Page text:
All the king's horses and all the king's men can't put 'The Amazing Spider-Man"'s story back
The Amazing Spider-Man Columbia Pictures
Director: Marc Webb
Screenplay: James Vanderbilt, Alvin Sargent and Steve Kloves, based on characters created by
Stan Lee and Steve Ditko
Starring: Andrew Garfield, Emma Stone, Rhys Ifans, Martin Sheen, Denis Leary, Sally Field,
Irrfan Khan and Campbell Scott
Rated PG-13 / 2 hours, 16 minutes
(out of four)
The Amazing Spider-Man feels like something cobbled together from the spare parts of other
Spider-Man movies. Only not quite enough of those parts. For all the familiar and expected story
beats we get, what's most conspicuous is what seems to be missing.
The problem isn't that this is essentially a straight remake of Sam Raimi's Spider-Man (although
that's basically what it is - more on that in a bit). The problem is that it has all the superficial
ingredients of a superhero film without once finding its own identity or reason for being. All its
ideas remain vague or unfulfilled, one subplot being substituted for the next in almost comically
The film is made up of dead ends and loose ends and contradictions. There's the intrigue of the
sudden departure and mysterious disappearance of Peter Parker's parents when he's a young
boy, only for that intrigue to dissipate with the dull explanation of a plane crash. There's the
introduction of the ominous Mr. Ratha (Irrfan Khan), clearly established as a pivotal character,
only for him to disappear from the movie entirely after 20 minutes, never to be mentioned or
heard from again.
There's the requisite death of Peter's Uncle Ben (Martin Sheen) followed by Peter's requisite
quest for vengeance - a quest he abandons completely once he's distracted by a more sinister
villain. Which would be all fine and dandy, except, A) it's the backdrop for Peter's entire
emotional journey; and B) even when the story is resolved, Peter seems to have no memory of
there ever being a killer to catch in the first place?
No wait, I have more. There's the life-altering promise made by one character, only for that
character to welch on the promise five minutes later, rendering the previous scene entirely
Oh, and then there's a certain fascinating third-act development involving a dangerous toxin and
a group of police officers - a development completely ignored and left unexplored for the rest of
the film. A savvy moviegoer can practically see the scissors cutting the hell out of this thing -
that, or it was a really haphazard screenplay to begin with.
In short: This is messy storytelling, loosely held
together only because there are enough story bullet points in place to remind us we're watching
some semblance of a plot. We see where the momentum of the story is taking us, we understand
the mechanics of it and why things are going where they're going. But the whole movie ends up
feeling like it's dangling, unsure of what to focus on - or, worse yet, unwilling to really dive in.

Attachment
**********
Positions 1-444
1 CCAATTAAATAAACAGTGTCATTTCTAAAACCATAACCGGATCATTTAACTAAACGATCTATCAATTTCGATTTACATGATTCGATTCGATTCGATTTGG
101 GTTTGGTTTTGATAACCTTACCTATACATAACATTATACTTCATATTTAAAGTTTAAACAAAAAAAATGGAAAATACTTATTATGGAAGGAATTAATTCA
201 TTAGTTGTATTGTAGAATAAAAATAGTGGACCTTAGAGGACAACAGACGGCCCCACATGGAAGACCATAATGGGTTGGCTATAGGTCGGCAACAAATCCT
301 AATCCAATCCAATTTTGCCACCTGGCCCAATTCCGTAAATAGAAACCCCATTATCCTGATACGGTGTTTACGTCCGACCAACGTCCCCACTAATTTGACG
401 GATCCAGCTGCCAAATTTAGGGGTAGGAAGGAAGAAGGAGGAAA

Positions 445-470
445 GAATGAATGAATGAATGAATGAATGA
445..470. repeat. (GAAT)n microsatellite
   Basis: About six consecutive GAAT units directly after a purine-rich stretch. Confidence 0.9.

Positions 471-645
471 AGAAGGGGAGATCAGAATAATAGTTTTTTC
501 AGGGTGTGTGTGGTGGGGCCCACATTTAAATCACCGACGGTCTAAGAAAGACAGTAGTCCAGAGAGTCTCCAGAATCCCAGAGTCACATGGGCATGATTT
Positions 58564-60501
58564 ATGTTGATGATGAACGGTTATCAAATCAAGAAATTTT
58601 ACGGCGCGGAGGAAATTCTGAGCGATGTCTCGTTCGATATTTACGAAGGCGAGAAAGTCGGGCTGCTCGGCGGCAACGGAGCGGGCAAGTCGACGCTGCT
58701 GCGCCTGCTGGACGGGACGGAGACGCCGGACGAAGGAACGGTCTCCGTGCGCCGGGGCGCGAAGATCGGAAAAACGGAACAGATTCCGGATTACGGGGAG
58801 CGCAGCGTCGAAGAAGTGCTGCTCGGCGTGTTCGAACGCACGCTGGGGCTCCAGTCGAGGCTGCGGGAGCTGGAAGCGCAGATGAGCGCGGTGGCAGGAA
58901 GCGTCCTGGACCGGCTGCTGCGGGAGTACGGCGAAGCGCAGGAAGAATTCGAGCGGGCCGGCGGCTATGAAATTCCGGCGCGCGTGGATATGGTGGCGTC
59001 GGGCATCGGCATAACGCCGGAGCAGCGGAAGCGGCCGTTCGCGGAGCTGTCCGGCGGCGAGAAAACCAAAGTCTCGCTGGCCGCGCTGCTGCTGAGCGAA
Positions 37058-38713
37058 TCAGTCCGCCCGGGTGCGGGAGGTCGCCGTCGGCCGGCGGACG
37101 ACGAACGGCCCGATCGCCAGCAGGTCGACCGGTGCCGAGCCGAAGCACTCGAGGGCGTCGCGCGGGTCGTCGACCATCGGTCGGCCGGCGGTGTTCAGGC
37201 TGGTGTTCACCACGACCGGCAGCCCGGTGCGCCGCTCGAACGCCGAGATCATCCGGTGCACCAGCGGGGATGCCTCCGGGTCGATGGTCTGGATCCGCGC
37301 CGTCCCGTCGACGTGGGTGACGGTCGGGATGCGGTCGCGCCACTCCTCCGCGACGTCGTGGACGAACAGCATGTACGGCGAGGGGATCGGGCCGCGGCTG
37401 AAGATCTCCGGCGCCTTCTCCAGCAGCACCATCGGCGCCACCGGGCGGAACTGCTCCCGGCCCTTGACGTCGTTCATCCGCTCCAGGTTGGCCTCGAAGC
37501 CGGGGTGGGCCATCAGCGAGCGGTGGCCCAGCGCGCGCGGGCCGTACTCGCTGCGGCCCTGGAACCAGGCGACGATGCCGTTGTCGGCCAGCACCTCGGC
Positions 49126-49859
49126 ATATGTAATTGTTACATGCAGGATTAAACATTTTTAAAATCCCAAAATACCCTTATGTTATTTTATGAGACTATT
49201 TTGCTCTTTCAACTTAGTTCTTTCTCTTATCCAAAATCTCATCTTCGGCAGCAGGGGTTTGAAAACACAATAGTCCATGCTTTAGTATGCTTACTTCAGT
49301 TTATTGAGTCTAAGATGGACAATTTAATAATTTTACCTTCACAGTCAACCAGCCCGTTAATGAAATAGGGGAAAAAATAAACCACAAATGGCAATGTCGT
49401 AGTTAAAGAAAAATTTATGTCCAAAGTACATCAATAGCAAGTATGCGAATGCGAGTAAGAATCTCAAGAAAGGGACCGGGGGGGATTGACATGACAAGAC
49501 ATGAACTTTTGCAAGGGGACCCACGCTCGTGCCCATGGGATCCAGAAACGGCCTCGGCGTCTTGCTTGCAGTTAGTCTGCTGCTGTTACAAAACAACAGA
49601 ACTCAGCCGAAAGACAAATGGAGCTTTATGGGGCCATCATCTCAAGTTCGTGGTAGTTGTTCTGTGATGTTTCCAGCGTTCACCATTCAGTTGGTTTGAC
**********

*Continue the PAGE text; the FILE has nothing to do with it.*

It's far too satisfied to play it safe and give us the basics.
Even the film's overall aesthetic - or lack of one - is a disappointing surprise. The choice of
(500) Days of Summer director Marc Webb for this reboot seemed to signal a new voice and a
new direction for the franchise, but the final product has very little of its own personality or
style. New York City looks just like anybody else's New York City. The high school feels like
any other run-of-the-mill movie high school. Almost every scene plays out exactly the way we
expect it to.
But Webb's talents aren't the only ones that go somewhat to waste. Andrew Garfield makes a
fantastic Peter Parker/Spider-Man, offering a more subtle nerdiness (he's shy rather than aloof, a
loner rather than a dork) than Tobey Maguire, as well as deeper emotional range. (Nothing
against Tobey, by the way.) Emma Stone is similarly strong as the love interest, Gwen Stacy, a
perfect foil for Peter in what turns out to be a pretty strong teen romance, even as it gets thrown
by the wayside too often. (And, it must also be said, Stone's selection of thigh-highs and knee-highs is a triumph of the wardrobe department.)
Then there's Rhys Ifans, one of my favorite working character actors (and one of the most
underappreciated) (Greenberg!) - he gets a well-deserved chance to be the primary villain in a
movie like this, and he basically nails it. Except his character's entire story is an undercooked
misfire that follows virtually the same formula as that of Norman Osborn/Green Goblin in
Raimi's original Spider-Man. A former colleague of Peter's father, Dr. Connors (Ifans) is a one-armed scientist who has dedicated much of his life to researching inter-species DNA splicing and
the possibilities of physical regeneration - like, say, missing limbs.
After a breakthrough in his research, Dr. Connors makes himself the first human guinea pig,
which quickly transforms him into The Lizard (a surprisingly good piece of CGI work, by the
way), in the process making him something of a radical proponent of large-scale eugenics.
Unfortunately, the Connors/Lizard setup never feels like much more than a plot device - hardly
the kind of character-based treatment Ifans' talents deserve. But that's par for the course in The
Amazing Spider-Man, which all too easily loses track of any subplot and any character.
Many already have (and will continue to) questioned the wisdom of rebooting a franchise by
essentially repeating the same formula from the last time around. Indeed, this movie is unlikely
to be remembered or discussed five years from now - especially after the studio so relentlessly
teased the uncovering of an "untold story" and delivered no such thing.
There's that old cliche about those not remembering history being condemned to repeat it, but in
this case the filmmakers and/or studio remember their past all too well - and are all too happy to